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Genocide and humanitarian intervention

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The Allied forces in WW II have advocated direct military action in ending a conflict. But most governments have traditionally favored other instruments of diplomacy: political pressure, economic sanctions and imposed settlement through international bodies such as the United Nations. This is because what is to be told to the countrymen by the State may not be the best solution to the problem at hand. Hence even if there is outrage against the State for not rushing to restore peace in an area of conflict, the government may not do so. Foreign policy rhetoric of a State may be politically relevant but not always practically possible. Carleton & Stohl (1985).While military intervention is used very carefully, the international community has considered some type of military intervention in ending many crises. But military intervention, alongwith such other siblings as Peace Keeping Cores, Red Cross, Medicin Sans Frontiers comes with its own shortcomings and nuisance value. Military operations of course will cause “collateral damage” i. innocent people will die along with those who have provoked gunfire. The people really needing medical attention may be deprived in case the international teams tend to the wounded soldiers on both sides. The innocent populace, not being the target group for international agencies, is deprived even of basic medical care. In such circumstances, it is a debatable point whether any intervention is beneficial to the people towards whom it is directed.Human rights are key determinants of foreign policy. But how does the protection of human rights on a global scale influence the stated policies of governments around the world? When genocide occurs, it is natural for the international community to react. But does the international community have a duty to respond in cases of genocide and extreme human rights abuses? (Boettcher, 2004; Bloom, 2005; Glover, 2000). And further, does the international community have sanction to intervene? The Convention on Genocide does provide some sanction, but it has not been effective.This report is being prepared for Sociologists for Human Rights, an international nongovernmental organization. The purpose of this report is to provide an analysis of the human rights issue apropos genocide and intervention of foreign states. This paper will explore arguments by two major scholars, Bruce Cronin and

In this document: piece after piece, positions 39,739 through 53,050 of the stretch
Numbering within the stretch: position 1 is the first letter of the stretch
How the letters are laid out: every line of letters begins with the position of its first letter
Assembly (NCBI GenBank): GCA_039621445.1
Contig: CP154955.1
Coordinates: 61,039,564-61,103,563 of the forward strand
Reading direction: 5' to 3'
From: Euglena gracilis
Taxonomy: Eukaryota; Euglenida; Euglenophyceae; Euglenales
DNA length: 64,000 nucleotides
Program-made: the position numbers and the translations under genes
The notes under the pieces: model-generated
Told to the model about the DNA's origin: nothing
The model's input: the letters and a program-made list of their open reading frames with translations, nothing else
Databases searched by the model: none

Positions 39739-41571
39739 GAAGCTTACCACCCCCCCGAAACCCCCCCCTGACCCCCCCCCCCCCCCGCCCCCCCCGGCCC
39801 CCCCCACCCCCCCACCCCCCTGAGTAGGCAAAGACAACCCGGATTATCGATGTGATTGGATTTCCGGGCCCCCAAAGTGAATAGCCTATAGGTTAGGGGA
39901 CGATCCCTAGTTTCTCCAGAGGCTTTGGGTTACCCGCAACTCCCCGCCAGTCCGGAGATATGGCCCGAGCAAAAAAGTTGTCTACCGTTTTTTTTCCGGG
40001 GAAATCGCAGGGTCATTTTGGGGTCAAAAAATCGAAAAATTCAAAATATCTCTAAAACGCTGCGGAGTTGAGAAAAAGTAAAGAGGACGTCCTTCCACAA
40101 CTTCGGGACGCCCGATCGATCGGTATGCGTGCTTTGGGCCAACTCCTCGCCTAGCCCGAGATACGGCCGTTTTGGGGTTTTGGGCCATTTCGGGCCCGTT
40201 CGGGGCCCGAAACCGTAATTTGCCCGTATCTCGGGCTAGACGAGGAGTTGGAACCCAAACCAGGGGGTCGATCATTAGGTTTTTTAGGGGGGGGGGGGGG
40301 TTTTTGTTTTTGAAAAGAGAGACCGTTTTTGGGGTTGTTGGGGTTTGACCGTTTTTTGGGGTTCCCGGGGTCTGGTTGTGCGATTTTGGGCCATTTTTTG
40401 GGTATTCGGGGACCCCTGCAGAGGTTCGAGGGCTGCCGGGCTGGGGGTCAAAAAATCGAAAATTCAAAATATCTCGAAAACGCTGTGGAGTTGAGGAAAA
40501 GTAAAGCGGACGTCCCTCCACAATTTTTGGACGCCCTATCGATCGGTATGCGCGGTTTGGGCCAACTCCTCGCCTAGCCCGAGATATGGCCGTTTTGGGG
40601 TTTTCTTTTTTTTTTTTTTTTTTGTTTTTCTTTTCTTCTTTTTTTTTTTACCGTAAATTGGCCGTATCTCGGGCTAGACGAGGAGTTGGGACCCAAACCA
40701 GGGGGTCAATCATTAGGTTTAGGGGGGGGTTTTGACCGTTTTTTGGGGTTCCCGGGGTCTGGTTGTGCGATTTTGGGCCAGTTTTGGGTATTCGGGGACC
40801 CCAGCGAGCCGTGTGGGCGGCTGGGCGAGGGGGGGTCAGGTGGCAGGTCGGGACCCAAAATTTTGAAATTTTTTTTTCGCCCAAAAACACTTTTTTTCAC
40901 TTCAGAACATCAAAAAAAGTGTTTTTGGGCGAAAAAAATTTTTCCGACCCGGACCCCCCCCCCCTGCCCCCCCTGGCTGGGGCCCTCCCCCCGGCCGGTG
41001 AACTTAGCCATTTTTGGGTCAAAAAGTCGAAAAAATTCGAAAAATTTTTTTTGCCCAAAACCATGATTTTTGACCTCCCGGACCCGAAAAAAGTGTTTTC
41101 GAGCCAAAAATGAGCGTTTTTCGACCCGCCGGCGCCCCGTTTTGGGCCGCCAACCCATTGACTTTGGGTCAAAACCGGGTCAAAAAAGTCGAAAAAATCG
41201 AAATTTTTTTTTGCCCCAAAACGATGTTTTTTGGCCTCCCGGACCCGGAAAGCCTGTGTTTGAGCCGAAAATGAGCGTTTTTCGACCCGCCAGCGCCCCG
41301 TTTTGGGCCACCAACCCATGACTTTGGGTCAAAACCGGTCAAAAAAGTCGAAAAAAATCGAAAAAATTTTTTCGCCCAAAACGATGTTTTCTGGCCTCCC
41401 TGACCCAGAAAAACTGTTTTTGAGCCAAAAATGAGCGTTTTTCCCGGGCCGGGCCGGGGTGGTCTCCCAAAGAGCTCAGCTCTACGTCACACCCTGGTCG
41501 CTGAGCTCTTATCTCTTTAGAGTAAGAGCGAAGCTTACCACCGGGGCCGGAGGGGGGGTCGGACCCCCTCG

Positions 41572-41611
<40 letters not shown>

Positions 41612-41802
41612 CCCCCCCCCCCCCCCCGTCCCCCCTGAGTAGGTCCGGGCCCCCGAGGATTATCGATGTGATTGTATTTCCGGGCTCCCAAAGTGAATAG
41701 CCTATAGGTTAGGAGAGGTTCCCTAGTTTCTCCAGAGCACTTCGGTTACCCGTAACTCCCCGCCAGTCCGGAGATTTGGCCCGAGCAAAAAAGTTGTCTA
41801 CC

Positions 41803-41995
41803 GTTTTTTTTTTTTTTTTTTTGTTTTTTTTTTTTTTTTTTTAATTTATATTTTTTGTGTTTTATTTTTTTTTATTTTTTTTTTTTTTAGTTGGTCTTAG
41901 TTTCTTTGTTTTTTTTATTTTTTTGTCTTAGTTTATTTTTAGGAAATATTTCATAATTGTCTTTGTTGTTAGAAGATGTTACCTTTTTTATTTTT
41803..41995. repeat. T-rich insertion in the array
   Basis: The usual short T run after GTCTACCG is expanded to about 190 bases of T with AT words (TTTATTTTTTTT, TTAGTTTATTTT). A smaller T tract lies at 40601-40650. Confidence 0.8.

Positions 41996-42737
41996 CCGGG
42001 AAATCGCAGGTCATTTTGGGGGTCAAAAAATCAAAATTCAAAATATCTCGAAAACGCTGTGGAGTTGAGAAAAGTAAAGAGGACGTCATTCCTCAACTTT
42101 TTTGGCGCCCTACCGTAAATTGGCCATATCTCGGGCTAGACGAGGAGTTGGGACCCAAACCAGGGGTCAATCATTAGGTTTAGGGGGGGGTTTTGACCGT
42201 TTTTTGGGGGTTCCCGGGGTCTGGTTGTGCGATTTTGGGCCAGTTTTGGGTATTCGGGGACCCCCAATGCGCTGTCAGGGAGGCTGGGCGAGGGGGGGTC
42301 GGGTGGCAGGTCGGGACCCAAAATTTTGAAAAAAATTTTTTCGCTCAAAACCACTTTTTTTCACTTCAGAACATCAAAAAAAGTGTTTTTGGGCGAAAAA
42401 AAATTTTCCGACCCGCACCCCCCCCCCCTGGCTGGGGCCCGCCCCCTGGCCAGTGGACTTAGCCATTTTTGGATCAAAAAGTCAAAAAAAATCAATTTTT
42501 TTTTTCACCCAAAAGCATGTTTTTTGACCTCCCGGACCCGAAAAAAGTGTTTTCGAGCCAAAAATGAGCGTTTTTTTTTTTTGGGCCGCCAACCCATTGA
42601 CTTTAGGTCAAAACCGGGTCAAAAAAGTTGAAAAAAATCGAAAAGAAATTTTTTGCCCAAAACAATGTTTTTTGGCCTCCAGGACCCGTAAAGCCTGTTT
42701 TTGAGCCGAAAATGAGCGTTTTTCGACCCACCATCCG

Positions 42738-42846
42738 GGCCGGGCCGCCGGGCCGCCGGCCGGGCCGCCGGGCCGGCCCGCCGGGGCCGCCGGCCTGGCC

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preview essay on Genocide and humanitarian intervention
  • Pages: 12 (3000 words)
  • Document Type: Essay
  • Subject: Sociology
  • Level: Undergraduate
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